Secretary for Security Wong Sio Chak said Sunday that the government expects to launch a public consultation in July or August on the drafting of a bill regulating the tapping of telephones during police investigations into criminal cases.
Wong made the remarks while speaking to reporters on the sidelines of a graduation ceremony for 11 senior firefighters who each were awarded a bachelor’s degree for fire safety engineering by the Macau Public Security Forces Academy.
The ceremony took place at the academy in Coloane.
According to Wong, telephone tapping by the police is currently regulated by Articles 172 to 175 of the Penal Procedures Code.
Several years ago, legal experts proposed that Macau needs a single law regulating the tapping of telephones by the police, as telecommunications technology is constantly developing, and also because it is inappropriate to frequently amend the respective articles in the Penal Procedures Code as it is one of the major codes in Macau’s legal system, Wong pointed out.
According to Wong, Judiciary Police (PJ) officers have recently been studying the matter before finishing a draft bill on telephone tapping.
According to the Penal Procedures Code, the police are allowed to tap telephones only for certain crimes after obtaining formal approval from a judge who believes that tapping a telephone is very important for the officers to be able to collect evidence and discover the truth.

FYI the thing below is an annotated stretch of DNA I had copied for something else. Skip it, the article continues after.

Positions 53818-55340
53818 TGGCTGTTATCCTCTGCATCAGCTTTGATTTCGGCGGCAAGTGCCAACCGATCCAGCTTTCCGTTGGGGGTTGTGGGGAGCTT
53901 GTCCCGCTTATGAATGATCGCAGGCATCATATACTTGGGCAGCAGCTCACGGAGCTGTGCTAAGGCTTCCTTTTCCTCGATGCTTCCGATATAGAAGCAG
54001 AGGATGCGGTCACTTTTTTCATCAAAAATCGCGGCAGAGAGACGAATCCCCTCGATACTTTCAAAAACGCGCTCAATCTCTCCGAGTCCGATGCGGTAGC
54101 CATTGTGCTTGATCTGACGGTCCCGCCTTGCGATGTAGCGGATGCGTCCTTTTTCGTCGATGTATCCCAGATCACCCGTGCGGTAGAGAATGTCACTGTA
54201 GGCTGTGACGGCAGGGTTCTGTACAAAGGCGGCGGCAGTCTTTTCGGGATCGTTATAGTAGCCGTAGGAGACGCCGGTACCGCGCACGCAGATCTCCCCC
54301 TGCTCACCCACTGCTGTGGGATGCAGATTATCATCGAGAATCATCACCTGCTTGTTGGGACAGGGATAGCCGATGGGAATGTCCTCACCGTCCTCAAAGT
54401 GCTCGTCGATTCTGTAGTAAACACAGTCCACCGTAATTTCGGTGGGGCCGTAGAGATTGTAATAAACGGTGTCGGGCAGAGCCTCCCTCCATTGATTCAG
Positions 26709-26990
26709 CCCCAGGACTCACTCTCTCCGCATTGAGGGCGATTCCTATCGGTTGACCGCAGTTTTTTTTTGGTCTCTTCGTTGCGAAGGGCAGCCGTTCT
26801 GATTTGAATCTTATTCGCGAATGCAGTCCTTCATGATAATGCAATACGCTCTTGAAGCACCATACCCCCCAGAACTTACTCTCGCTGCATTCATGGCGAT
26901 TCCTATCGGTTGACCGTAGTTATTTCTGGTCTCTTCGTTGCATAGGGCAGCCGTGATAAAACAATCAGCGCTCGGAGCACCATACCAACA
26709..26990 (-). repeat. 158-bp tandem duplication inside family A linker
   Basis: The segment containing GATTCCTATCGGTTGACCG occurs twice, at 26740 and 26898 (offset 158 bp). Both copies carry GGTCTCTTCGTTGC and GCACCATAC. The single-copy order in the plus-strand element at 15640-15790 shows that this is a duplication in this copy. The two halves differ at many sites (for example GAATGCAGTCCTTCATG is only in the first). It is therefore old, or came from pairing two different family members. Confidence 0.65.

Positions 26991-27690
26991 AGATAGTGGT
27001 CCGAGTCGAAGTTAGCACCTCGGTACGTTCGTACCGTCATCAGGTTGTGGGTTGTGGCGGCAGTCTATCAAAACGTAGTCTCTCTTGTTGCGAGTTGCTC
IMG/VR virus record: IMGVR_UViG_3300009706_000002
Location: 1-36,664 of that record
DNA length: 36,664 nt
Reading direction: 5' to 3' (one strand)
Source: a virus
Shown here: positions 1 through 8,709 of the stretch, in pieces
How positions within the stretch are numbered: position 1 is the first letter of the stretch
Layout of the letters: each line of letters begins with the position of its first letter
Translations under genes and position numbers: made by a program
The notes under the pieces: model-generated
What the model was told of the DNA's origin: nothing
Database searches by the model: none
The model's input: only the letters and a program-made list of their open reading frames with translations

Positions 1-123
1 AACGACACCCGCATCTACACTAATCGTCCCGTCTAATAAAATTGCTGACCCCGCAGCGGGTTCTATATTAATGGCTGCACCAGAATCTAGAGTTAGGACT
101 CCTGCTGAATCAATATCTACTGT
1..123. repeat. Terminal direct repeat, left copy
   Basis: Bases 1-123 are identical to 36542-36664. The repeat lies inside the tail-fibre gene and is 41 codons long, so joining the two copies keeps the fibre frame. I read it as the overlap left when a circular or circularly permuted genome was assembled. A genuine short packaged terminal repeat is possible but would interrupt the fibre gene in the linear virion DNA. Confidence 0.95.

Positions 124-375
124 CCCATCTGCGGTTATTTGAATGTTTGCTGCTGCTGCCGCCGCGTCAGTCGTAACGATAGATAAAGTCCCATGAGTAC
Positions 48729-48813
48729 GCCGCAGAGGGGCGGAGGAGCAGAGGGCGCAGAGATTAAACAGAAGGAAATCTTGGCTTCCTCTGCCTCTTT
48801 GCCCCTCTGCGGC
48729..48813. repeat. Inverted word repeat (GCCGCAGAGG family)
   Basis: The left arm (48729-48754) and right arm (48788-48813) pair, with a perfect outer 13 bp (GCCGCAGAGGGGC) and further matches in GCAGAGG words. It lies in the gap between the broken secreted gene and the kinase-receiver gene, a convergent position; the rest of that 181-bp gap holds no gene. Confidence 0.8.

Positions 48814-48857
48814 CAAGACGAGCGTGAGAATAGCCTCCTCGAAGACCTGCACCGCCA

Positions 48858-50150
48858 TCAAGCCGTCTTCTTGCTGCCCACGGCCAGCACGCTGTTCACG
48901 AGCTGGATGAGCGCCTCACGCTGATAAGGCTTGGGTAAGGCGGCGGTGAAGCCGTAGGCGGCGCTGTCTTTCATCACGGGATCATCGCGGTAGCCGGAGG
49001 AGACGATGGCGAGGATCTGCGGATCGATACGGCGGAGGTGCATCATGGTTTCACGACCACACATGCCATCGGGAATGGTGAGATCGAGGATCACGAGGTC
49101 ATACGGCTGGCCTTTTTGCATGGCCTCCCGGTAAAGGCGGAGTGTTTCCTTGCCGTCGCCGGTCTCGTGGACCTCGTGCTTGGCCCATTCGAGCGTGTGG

The crimes include those that are punishable by more than three years in prison, drug trafficking, crimes involving weapons and explosives, contraband, as well as crimes such as libel, coercion or intrusion into other
people’s private lives via telephone, according to the Penal Procedures Code.
Wong said that the government was proposing that the bill would keep the existing requirements for the police to be allowed to carry out telephone tapping in accordance with the Penal Procedures Code.
Wong said that the telephone tapping bill also includes rules about citizens’ protection of rights when police officers carry out telephone tapping.
The bill will have to be passed by the legislature to become law.
Meanwhile, Wong also said that a special department would be set up within the Judiciary Police to handle national security matters.